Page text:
B. Impact of hybrid procedure on period of limitation for cartel damages claims

The most significant effect of Scania’s decision not to settle the case is that the period of limitation for cartel damages claims against Scania will expire significantly later than against the other cartelists. For claims against Scania, the period of limitation is suspended until a final judgment is issued, whereas the period of limitation against the other cartelists is running, at least in most jurisdictions. A Dutch court has explained convincingly on the basis of European law that the period of limitation is suspended against all cartel participants until the decision against Scania is final.[12] But so far, courts in other Member States have not followed the Dutch court, meaning that the period of limitation against the cartelists that accepted the settlement decision will expire soon in a number of jurisdictions, including Germany. Will this lead to a situation where a claim against Scania is the only option for victims of the cartel that did not file their claims yet? For now, it sure looks like Scania will continue to be jointly and severally liable for all damages caused by the cartel, and thus also for damages due to acquisitions from the other cartelists.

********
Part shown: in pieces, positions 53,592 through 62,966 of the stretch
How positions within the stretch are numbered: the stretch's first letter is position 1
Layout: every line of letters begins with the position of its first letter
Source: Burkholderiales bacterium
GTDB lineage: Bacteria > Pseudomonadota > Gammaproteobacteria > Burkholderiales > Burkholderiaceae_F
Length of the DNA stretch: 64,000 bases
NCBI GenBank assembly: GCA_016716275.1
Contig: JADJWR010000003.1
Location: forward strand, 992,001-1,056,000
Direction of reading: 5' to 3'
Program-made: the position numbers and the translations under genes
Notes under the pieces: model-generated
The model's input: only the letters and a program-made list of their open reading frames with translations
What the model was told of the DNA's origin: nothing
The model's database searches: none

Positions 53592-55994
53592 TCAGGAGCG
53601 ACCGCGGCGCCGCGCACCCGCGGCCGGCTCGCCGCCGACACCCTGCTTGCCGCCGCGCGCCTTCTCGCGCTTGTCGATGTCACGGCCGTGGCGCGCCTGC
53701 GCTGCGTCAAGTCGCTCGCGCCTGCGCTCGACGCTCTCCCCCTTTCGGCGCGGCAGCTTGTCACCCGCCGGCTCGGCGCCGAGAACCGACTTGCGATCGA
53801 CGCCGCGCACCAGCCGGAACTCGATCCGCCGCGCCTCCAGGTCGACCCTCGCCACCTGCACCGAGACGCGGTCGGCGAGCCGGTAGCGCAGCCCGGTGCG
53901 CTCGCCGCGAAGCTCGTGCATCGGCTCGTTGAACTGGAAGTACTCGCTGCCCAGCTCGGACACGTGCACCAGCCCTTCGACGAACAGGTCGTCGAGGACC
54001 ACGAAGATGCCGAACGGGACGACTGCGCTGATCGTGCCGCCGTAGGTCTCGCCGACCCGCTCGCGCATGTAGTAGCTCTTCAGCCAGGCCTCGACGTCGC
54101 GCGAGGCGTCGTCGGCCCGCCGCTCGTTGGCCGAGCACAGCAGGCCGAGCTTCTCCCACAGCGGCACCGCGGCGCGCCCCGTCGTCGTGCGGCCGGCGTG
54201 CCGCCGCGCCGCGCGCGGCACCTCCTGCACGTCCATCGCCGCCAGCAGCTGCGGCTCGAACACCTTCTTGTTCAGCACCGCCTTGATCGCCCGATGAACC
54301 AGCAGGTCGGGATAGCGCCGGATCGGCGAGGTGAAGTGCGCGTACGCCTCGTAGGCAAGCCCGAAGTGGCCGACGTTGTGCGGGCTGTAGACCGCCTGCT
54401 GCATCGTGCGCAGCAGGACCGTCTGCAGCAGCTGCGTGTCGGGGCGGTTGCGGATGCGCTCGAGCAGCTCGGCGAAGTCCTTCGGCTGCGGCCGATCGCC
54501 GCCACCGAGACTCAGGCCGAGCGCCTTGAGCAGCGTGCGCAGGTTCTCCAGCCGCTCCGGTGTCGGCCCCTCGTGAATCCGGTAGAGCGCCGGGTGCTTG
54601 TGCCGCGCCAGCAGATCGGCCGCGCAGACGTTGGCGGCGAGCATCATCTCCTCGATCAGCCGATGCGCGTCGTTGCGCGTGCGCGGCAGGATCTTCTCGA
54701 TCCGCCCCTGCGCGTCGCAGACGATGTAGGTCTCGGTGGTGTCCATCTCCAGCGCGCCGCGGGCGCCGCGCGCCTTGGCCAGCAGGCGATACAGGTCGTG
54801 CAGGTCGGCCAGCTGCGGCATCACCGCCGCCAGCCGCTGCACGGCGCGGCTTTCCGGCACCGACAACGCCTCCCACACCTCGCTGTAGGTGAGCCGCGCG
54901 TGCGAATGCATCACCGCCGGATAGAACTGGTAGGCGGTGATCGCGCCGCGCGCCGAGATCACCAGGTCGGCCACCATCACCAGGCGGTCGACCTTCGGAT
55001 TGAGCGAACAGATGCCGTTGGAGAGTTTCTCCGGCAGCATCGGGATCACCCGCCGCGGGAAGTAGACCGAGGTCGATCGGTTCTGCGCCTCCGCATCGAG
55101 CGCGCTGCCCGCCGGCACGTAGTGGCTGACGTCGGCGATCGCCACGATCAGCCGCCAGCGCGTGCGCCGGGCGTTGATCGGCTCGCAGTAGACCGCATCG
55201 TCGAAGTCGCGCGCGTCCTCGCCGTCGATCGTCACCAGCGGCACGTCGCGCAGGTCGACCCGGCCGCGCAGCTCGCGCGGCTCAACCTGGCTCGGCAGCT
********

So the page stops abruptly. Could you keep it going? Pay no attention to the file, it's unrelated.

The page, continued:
III. The future of hybrid procedures in EU antitrust proceedings

As summarized above, Scania alleged in its appeal against the Decision that the European Commission had been biased in the proceedings against Scania due to the settlement decision and had disregarded the presumption of innocence. But the European Commission was able to demonstrate that "tabula rasa"[13] was made following the settlement decision to ensure that proceedings against Scania were fair. For instance, the Commission carefully examined all facts again and did not rely on facts adopted in the settlement procedure.[14] The General Court confirmed that there was no obligation for the European Commission to only issue the settlement decision against the other cartelists after the proceedings against Scania had been finalized, and attested that the European Commission complied with the principles of the Rule of Law in the proceedings against Scania.[15] The European Commission thus showed that it is able to deal with hybrid procedures efficiently and lawfully.